I sure wish you were still here and you could go with me to Area 51. Judi’s going. Maybe we’ll take some Delta dirt from our old back yard and leave there where the extraterrestrials fly.
Seven years ago, at about this same hour, eight in the morning, I sat on the couch at home at 807 Deering beside a hospice nurse who told me my daddy wouldn’t make it through the day. Then she called the family doctor and told him. “Let it happen,” he said. Dad had end-stage dementia and was a DNR.
We’d gathered to be with him, knowing the time was near — my sister, my older son, and of course, my mother was there. I hung Dad’s flag in front of the house. Dad was a veteran and hung that flag on every war holiday. This day, it was for him. He got a Bronze Star with Valor in the big war, but this day, he’d fight his last one.
He didn’t want to go. We kept telling him it was okay, he could go in peace. He didn’t want to leave life, he didn’t want to leave my mother. Sixty-one years they were together.
My sister got his tape recorder out and put in the tape of “Rise Again,” a powerful song of the Lord’s resurrection on the third day. “I’ll rise again; death can’t keep me in the ground.” Then she went to check on our mother.
Mama was outside planting flowers, knees down in the dirt, hands in the dirt, trying to avoid what was imminent inside the house. My son went to take a shower.
I was alone with Dad. He was holding on. “Dad,” I said, “You’ve got to do this first. You’ve got to show us how to do it and then come back and get us when it’s our turn.” His younger brother had died a few years back and it greatly bothered Dad, because he thought he should have gone first, because he was older. I knew he wouldn’t want to outlive any of us.
I saw the blood stop in the veins in his arms. Then it moved again. I knew what was happening. I ran outside to get my mother and sister and beat on the bathroom door for my son. We all stood there around our husband and father and grandfather as he went.
I don’t want to remember that day. I want to remember all the life in him. The fun times, the funny times, the man that he was, the lessons he taught and stood for. Maybe today, Easter Sunday, a day of life and rising again, I’ll plant a tree for him, a weeping cherry, to remember how blessed and fortunate I am to have had a good father. He wasn’t perfect, but he was good and he gave me something solid to be grounded on, and so today, I remember that man.
On the desk in front of me just below the bottom of my dual monitors is a double frame in silver. On the right side is my father’s lifetime motto. I think it was his high school’s motto, but he picked it up and repeated it six decades after he graduated.
If a job is once begun,
Never leave it till it’s done.
Be the labor great or small,
Do it well or not at all.
On the left side is a family picture from around 1960 when my parents were young with dark hair, no gray, and slender, and my sister and I were little girls in matching dresses. I remember those dresses. They were polished cotton with a cream background and colorful flowers in red and orange and cap sleeves and a built-in petticoat. I remember the petticoat because it was scratchy against my skin. And the seams under the arms were scratchy, and it makes me shiver to this day to think about it. A white plastic headband held my hair back. My sister’s hair was short and curly. We sat at our yellow table, with Fiesta mix-or-match cups and saucers placed in front of us. The knotty pine wall of the room is shiny in the light of the camera. The picture is black and white, but I remember it in color.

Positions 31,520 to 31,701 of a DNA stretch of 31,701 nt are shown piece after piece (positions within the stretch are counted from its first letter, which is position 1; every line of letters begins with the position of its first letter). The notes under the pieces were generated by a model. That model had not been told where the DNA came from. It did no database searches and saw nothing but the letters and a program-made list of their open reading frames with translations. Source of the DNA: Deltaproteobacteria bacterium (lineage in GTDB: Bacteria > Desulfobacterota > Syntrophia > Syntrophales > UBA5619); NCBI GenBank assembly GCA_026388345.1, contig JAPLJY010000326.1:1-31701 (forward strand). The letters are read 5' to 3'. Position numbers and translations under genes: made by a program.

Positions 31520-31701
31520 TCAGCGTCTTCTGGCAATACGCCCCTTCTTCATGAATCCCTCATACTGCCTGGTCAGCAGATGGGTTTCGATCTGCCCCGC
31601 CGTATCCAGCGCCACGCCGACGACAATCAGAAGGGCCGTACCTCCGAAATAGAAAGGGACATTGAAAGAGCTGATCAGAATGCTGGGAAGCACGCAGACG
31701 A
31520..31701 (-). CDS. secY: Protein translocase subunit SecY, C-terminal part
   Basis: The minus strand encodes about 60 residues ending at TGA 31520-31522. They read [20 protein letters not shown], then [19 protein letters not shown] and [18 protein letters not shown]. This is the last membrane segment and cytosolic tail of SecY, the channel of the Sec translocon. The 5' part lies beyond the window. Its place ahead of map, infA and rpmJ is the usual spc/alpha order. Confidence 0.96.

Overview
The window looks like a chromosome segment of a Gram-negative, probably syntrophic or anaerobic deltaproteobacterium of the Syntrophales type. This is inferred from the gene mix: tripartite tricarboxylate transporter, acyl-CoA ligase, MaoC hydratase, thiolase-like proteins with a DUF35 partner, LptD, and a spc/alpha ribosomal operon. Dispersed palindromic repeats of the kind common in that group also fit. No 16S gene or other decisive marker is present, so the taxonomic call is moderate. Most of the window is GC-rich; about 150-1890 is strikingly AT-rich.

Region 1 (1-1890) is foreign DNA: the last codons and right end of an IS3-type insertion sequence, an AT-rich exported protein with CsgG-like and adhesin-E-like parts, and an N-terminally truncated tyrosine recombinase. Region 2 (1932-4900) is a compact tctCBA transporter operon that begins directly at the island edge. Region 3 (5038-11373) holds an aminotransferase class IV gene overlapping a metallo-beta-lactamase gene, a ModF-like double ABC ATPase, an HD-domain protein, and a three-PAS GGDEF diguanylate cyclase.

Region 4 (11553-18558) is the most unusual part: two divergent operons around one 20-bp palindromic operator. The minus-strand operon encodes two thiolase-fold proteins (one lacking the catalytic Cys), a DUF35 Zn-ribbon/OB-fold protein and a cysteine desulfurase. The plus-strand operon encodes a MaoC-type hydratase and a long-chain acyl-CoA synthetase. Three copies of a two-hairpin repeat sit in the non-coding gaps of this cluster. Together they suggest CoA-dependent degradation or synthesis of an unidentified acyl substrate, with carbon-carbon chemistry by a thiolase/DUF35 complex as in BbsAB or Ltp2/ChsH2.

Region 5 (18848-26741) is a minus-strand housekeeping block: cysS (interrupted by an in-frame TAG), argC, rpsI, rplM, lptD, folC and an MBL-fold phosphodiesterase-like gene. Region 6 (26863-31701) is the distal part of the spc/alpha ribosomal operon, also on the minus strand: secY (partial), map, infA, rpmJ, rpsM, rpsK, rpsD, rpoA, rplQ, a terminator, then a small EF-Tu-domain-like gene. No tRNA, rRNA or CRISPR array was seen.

It’s one of those good times to look back to, when we were a stable, secure family unit living under one roof, and my sister and I shared a room and had twin beds on opposite walls — together, with a tad of privacy.
Time has a way of changing things, of turning people into incapable masses of flesh and bone, of ripping people away. In March it will be five years that my father has been gone.
I wonder if anyone in the world — other than his children and grandchildren — remembers his motto and how he lived by it. His integrity, his dedication, his stick-to-it-iveness. He was honest, he was faithful, he was dependable, he was there.
We knew he always would be. Only now, he is not. What do you do with that?
I keep an old black-and-white photograph from December 1955 displayed on a tall black bookcase in my family room. It’s a reprint that came from my own Epson, 4 x 5, in a white mat, under glass, inside a silver frame Made in China. It’s a picture of a dark-haired man of thirty-two with two little girls under the Christmas tree on Christmas morning. The girls are looking at all the toys. The man is playing with them. He is squatting, barefooted, leaning on one hand, his other hand pushing a train. His lips are parted and he is probably saying something like “Choo choo! Look what Santa Claus brought!”